Sportsmanship is an easy and desirable thing to show off. If a team or school displays good sportsmanship, that’s a much better thing to show and tell than any negative issues that arise. Especially when it can help give other schools ideas on what they can do to improve their own sportsmanship, there’s no harm in promoting your own program. Fittingly enough, it seems no state has this figured out more than the one nicknamed the “Show Me State.”
Almost 15 years ago, the Missouri State High School Activities Association (MSHSAA) began offering its schools a conference geared exclusively to sharing their experiences with sportsmanship, modeled after national and other state student leadership conferences. At first, the summit was scheduled in the summer, just before the beginning of the school year.
“It was something to be able to get the students involved, especially being right at the beginning of the school year,” MSHSAA director of communications Jason West said. “It also coincided with the week before our fall practices began. So, it kind of kick started the school year and gave the students something to take back to their school, maybe build upon throughout the year and get them in the right frame of mind to have a productive and successful season.”
Recently, West said the summit has been moved to the beginning of the summer, right after the spring championships. Participants include student-athletes, coaches and administrators from schools around the state who get to take advantage of several breakout sessions and a keynote speaker.
“We average between 375 to 400 students, coaches and athletic directors and have various sessions on student leadership and team building,” West said. “We also offer what we call an ‘adult track’ for those coaches and administrators that have been there for multiple years, focusing on positive coaching and things like that.”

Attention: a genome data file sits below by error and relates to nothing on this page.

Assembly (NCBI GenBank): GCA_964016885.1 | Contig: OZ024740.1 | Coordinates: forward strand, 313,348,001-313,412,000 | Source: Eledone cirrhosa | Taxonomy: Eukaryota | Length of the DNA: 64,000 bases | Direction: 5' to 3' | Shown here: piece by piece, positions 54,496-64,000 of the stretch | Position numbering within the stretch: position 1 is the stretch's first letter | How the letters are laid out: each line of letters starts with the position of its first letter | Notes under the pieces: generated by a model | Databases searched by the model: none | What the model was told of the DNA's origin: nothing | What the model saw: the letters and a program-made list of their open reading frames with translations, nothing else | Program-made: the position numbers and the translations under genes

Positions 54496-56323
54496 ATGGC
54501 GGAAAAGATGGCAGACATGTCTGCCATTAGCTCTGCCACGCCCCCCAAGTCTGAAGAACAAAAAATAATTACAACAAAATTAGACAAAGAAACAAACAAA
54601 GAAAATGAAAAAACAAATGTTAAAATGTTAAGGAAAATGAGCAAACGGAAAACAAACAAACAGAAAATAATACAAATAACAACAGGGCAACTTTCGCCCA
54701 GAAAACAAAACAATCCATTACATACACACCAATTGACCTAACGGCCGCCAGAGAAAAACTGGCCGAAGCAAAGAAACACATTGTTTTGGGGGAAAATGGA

West said the benefit of having breakout sessions with both kids and adults helps foster new ideas and encourages participants to look outside the box at sportsmanship.
“A few years ago, we kind of reformatted the summit and made it more interactive, a lot like the national student leadership conference, where the adults and students are in the same room talking about the same plans and feeding off each others’ ideas,” West said. “Prior to that, we’d have six or seven different topics to choose from and listen to a speaker.
“Now it’s more formulating plans and sharing ideas of what works at one school so you might be able to take it to another school and build upon that idea.”
That collaboration is one of West’s favorite parts of putting on the summit, which is one of the five requirements for schools to earn the MSHSAA sportsmanship banner during the year.
“You get to watch that interaction and how successful that’s been for the students – it clicks and you see the light bulbs go off,” West said. “At the same time, seeing the coaches hear what players from other schools are talking about – it’s a pretty neat thing.”
Students are sometimes chosen by their schools to attend or are part of a leadership team at their schools.
“It’s either some sort of captain’s council or some schools have school ambassadors that work events,” West said. “Most of the participants have some sort of leadership role in their school, either student council or as a team captain of some sort.”
West said the summit has also sometimes been used to encourage better behavior from schools that may have had ejections the previous year.
“We’ve had some issues where ejections or technical fouls have been an issue and so that school has been invited to attend the summit,” West said. “We haven’t had any repeat offenders that have been invited to participate.
“I think we have seen some help with that, but that’s not really the main focus of why we’re doing it.”
The MSHSAA is in the beginning stages of the “Why We Play” initiative from Minnesota as well as the NFHS #MyReasonWhy program, both of which will be incorporated into the 2017 summit. Participants at this year’s summit, which takes place next month, will also be tasked with formulating the guidelines for Missouri’s new student cheering section competition.
“We’re reminding not just student-athletes, but also coaches and administrators that it’s not always about the wins and losses,” West said. “It’s about the character development side of activities and why we participate.”
As long as the students, coaches and athletic directors find one thing to take away from the summit, West considers it a success.
“Sometimes we meet with students after they’ve been there – maybe we see them at a championship later in the year – and they’re still talking about it, be it a funny story that the keynote speaker shared or maybe an idea that blossomed at the summit that they were able to carry out at their own school,” West said. “Those are the stories that we certainly like to remember.”
Juli Doshan is a former member of the NFHS Publications and Communications Department and now lives in Washington, D.C.